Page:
and high falling number (412 sec) reflect the dry conditions.
· This week’s U.S. wheat commercial sales of 116,000 MT were down 62% from last week’s 306,700 MT and well below trade expectations of 200,000 MT to 600,000 MT. Year-to-date commercial sales for delivery in 2021/22 total 9.1 million metric tons (MMT), 23% lower than last year at the same time. USDA expects total 2021/22 U.S. wheat exports will reach 23.8 MMT, 12% lower than last year, if realized.
U.S. Drought Monitor
· This week, temperatures were below normal in the western half of the U.S., while east of the Continental Divide, temperatures were generally above normal. Rain was widespread in large areas of Nebraska, South Dakota, Wyoming, and parts of Colorado, leading to improvements in drought conditions for those areas. Rain in North Dakota was needed but slowed HRS and durum harvest. In the PNW, conditions remained dry, adding to concern over moisture deficits as seeding for the next winter wheat crop begins soon.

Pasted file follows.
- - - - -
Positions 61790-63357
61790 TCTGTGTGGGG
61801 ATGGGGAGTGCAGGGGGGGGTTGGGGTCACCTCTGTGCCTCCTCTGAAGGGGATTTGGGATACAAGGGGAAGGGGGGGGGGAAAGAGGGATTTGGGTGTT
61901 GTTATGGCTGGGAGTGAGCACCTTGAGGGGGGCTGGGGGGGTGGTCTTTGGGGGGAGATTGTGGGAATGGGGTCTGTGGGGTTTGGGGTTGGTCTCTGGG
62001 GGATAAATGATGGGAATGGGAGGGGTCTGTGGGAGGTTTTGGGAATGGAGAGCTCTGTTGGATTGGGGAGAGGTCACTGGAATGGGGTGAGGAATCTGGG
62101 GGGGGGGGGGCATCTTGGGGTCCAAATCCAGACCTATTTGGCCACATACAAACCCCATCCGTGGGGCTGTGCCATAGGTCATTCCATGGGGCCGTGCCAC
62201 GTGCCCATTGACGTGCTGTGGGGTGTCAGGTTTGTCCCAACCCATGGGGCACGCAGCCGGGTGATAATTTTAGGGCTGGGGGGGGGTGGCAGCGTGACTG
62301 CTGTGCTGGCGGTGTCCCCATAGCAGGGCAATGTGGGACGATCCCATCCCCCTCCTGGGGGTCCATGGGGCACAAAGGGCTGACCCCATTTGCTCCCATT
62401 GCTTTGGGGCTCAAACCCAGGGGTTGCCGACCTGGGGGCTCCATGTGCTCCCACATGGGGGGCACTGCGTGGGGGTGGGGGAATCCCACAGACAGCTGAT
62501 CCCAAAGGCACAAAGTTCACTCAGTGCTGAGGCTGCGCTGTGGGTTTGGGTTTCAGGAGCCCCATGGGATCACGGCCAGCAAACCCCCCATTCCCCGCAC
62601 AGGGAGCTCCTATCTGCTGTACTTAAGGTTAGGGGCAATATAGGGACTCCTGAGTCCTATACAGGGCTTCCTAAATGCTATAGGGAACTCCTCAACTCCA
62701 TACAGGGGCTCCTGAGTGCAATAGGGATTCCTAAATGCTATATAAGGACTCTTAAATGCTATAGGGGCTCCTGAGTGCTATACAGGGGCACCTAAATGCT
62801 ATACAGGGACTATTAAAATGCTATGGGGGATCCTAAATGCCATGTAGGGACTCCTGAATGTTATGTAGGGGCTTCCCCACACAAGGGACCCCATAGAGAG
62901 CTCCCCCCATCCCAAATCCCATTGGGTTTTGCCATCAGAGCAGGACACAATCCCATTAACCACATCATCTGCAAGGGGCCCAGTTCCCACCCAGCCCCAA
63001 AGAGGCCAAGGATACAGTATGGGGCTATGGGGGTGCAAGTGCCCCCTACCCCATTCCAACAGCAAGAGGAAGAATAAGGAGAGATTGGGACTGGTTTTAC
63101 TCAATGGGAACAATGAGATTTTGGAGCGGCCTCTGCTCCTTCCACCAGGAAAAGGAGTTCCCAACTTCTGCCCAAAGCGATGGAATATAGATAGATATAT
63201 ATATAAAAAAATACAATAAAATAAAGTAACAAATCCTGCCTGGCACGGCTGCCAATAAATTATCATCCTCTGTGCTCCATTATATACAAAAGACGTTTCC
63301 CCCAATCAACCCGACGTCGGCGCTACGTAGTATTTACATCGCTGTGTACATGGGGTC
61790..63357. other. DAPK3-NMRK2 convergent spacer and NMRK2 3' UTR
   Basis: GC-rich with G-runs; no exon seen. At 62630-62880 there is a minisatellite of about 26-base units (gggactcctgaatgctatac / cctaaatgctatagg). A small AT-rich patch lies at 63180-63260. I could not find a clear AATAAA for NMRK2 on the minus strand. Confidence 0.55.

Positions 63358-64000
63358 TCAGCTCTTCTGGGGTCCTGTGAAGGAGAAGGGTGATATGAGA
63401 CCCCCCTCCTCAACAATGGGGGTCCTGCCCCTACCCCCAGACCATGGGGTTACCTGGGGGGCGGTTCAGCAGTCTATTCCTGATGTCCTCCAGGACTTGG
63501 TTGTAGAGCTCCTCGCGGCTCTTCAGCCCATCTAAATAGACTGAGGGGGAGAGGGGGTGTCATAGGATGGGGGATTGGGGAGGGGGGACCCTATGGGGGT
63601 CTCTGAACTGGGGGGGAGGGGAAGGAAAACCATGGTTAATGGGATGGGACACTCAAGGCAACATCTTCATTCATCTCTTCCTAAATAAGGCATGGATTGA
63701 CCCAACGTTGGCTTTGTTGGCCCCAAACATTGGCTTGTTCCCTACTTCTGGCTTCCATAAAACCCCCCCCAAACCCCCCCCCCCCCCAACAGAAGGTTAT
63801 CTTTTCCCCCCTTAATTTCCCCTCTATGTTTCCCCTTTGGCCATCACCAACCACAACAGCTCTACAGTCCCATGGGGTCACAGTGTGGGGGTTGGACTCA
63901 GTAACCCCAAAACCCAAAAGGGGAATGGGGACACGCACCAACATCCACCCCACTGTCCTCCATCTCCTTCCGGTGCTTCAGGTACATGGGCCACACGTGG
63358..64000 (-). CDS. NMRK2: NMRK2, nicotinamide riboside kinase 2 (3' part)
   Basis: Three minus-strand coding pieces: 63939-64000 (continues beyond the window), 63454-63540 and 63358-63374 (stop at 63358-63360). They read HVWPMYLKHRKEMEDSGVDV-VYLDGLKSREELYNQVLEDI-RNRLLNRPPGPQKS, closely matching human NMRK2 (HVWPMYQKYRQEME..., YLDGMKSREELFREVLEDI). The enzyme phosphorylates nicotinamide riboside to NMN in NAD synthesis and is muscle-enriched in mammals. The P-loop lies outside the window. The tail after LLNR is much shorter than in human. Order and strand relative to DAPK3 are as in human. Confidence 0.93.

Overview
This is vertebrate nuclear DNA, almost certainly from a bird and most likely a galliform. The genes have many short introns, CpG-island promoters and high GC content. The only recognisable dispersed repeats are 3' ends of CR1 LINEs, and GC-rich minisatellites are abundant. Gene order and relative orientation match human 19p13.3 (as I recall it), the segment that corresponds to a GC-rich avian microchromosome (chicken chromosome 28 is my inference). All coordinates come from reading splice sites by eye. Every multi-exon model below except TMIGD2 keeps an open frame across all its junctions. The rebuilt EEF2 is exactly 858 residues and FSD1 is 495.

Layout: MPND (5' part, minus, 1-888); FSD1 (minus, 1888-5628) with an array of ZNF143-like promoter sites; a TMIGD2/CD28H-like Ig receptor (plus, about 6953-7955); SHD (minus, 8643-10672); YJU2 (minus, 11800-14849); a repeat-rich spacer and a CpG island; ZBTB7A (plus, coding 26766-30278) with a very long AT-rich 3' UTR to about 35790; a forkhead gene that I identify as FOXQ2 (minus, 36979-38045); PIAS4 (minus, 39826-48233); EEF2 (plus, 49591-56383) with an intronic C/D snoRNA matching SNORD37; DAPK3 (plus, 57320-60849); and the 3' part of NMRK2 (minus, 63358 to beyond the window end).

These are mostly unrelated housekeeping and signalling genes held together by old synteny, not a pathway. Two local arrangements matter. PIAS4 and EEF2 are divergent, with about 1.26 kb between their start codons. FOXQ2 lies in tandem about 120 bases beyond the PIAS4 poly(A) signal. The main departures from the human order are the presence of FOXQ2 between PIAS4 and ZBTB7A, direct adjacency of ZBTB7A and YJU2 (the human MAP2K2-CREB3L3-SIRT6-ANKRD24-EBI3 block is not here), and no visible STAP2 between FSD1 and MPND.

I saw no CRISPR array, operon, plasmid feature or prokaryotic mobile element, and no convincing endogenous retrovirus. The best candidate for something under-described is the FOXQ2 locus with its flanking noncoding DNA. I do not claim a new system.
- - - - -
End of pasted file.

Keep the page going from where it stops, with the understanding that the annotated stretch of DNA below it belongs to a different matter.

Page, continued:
Global Wheat Reports:
· Belarus has imposed a ban on grain exports for six months, including exports to Eurasian Economic Union (EEU) members. Although there was no official reason given, trade sources speculated it may be intended to stop the re-export of Russian grains without taxes outside the EEU bloc. Belarus has harvested 6.2 MMT of grain this year, a 16% drop compared to last year.
· Russian wheat exports are off to a slower start this year down 21%. Russia usually sells most of its wheat in the first half of the marketing season, which began July 1. However, farmers are holding on to their grain following a smaller-than-expected crop. The export tax, which changes weekly, has also slowed export sales. SovEcon, a Russian-based analytical firm, noted that Russian domestic wheat prices were growing quickly along with increased export prices. SovEcon estimates that in the first two months of the trade season, exports will total 5.3 MMT, down from 7.0 MMT sold by the end of August 2021.